Italy will start killing wild boars around Rome after African swine fever was found in one of the thousands of animals that live in the Italian capital, local authorities said on Monday.
African swine fever (ASF) is an infectious viral disease that affects wild and farm pigs. The illness can result in death, but animals can also recover. Italy fears an outbreak of ASF because it means a loss for farmers as they can’t sell their meat.
In January, China suspended pork imports from Italy after the disease was detected in a wild boar in the north-western Piedmont region.
The plan is to “selectively” reduce Rome’s wild boar population, Andrea Napoletano, an official close to the president of the Lazio region that surrounds Rome, told state broadcaster Rai. Rome is estimated to be home to 5,000-6,000 wild boars.
Junior health minister Andrea Costa said the number of wild boars was a problem all over Italy, and a “large scale cull” was required nationally, despite the concerns of animal rights groups and environmentalists.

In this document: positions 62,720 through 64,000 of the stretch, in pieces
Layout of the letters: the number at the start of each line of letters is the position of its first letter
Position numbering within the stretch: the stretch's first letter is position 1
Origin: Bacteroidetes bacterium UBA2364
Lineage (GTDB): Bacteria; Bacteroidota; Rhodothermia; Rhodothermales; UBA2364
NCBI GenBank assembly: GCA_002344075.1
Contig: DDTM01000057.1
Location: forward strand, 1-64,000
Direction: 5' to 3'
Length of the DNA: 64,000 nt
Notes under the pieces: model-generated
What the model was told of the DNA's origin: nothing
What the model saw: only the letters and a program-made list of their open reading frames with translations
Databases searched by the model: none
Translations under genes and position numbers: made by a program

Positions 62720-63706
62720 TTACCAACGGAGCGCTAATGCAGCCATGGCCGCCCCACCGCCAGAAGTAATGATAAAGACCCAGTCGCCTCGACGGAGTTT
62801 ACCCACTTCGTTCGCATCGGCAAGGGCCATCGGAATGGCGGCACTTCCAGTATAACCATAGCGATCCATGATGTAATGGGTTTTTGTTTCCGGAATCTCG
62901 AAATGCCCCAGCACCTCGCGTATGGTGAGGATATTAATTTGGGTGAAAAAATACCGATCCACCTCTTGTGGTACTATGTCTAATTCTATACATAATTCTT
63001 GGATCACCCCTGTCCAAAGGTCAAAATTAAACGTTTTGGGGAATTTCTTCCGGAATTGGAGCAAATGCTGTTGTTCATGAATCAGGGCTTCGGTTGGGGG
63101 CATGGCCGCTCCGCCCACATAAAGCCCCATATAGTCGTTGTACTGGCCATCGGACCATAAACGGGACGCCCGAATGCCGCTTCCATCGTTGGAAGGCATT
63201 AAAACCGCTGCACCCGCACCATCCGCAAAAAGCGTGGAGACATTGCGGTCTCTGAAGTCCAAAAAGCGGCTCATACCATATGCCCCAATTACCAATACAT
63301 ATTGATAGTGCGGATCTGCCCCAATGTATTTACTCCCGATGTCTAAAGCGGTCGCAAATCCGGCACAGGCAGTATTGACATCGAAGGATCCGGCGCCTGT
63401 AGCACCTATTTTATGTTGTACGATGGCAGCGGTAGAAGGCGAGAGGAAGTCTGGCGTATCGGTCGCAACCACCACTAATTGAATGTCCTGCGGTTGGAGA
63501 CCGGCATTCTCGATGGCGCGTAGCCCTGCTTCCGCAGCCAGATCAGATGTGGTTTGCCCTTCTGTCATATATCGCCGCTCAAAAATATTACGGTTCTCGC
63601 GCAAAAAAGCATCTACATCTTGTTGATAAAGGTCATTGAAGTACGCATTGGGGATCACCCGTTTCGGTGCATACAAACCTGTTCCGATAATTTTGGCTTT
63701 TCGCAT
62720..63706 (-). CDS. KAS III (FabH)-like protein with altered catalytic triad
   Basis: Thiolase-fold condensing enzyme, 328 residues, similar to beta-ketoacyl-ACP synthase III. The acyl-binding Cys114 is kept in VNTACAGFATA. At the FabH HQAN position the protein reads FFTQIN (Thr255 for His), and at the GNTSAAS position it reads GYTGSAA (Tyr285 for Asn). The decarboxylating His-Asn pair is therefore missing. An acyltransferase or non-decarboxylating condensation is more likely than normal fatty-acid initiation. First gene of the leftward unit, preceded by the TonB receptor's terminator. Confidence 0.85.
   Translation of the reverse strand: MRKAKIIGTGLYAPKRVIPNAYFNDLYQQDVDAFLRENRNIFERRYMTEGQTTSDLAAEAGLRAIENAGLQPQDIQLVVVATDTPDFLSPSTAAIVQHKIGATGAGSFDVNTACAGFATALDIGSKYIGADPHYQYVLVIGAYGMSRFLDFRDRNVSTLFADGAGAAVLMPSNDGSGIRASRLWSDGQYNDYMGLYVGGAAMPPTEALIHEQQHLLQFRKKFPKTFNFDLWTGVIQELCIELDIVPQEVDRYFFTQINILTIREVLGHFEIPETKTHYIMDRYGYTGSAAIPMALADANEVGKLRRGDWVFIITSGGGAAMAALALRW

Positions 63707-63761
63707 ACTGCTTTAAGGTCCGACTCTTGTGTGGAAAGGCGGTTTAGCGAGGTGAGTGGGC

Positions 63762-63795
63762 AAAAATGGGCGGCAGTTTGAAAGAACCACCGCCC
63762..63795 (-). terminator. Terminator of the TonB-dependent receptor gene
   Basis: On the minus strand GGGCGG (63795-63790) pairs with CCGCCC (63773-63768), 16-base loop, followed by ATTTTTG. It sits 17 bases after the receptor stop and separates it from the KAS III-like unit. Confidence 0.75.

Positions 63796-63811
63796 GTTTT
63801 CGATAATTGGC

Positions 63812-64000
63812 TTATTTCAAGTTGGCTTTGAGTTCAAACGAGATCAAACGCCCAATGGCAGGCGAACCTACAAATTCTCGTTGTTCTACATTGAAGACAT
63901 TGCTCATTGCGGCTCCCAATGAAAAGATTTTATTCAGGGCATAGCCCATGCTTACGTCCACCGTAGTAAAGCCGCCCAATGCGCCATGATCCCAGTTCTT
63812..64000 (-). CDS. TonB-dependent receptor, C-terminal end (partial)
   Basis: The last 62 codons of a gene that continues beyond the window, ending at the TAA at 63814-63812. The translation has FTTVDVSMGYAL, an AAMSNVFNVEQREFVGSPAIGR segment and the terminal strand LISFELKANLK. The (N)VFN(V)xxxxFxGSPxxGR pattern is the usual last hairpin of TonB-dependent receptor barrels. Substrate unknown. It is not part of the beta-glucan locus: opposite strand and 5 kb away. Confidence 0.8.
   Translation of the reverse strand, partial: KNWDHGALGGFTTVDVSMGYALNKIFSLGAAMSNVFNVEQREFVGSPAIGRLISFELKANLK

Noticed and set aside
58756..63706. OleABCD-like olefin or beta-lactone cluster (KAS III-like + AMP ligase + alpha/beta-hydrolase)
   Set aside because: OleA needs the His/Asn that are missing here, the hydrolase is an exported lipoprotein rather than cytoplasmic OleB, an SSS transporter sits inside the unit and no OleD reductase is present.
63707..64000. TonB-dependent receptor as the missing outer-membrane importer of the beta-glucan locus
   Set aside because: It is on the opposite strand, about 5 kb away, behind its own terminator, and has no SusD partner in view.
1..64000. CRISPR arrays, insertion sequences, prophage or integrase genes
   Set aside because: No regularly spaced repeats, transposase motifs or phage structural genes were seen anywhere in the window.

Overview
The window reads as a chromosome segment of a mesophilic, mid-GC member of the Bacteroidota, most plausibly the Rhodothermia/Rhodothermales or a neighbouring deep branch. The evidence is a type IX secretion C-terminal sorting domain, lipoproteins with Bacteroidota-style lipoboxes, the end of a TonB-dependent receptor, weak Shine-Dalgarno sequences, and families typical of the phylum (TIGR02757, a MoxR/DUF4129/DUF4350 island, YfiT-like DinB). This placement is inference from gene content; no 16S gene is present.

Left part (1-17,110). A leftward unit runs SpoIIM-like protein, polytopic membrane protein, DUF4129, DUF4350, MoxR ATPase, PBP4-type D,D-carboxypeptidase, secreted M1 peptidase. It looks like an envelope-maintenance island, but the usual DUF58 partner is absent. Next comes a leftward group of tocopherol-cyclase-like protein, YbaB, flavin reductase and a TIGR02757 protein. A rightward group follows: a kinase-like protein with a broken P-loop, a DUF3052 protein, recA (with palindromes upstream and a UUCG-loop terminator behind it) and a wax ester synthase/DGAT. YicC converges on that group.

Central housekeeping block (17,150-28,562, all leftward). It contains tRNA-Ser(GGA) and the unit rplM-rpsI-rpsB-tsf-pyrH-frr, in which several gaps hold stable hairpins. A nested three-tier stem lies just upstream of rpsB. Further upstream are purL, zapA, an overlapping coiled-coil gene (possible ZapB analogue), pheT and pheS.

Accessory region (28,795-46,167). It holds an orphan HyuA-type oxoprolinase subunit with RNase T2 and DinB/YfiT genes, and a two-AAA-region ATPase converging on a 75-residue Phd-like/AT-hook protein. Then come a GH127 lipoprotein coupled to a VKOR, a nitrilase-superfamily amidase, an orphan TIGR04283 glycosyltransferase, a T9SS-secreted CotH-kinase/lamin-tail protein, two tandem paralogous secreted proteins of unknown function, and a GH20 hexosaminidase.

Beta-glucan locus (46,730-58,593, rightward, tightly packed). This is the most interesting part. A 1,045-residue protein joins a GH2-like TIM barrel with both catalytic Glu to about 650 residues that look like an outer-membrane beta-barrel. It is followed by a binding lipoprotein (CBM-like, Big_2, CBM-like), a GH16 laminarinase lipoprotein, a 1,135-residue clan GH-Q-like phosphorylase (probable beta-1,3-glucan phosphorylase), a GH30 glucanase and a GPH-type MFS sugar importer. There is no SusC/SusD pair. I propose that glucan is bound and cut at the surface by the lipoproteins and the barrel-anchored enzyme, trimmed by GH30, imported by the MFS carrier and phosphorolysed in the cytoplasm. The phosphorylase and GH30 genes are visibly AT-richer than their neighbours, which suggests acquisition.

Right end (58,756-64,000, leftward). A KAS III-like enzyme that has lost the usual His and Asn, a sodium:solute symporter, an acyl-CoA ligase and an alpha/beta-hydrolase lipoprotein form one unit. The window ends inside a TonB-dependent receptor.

African swine fever “cannot be fought by sending hunters to kill wild boars”, Italian animal welfare organization OIPA said in a statement.
OIPA added that the problem in Rome is not the wild boars but the waste, which has become very serious in recent years, that attracts the animals to the city.
“The containment of African swine fever cannot be left in the hands of hunters and their personal interests,” Italy’s Anti-Vivisection League (LAV) said.
LAV added that Italy should follow Belgium and the Czech Republic, where African swine fever was not destroyed by mass killing wild boars, but thanks to the installation of fences around the infected areas.
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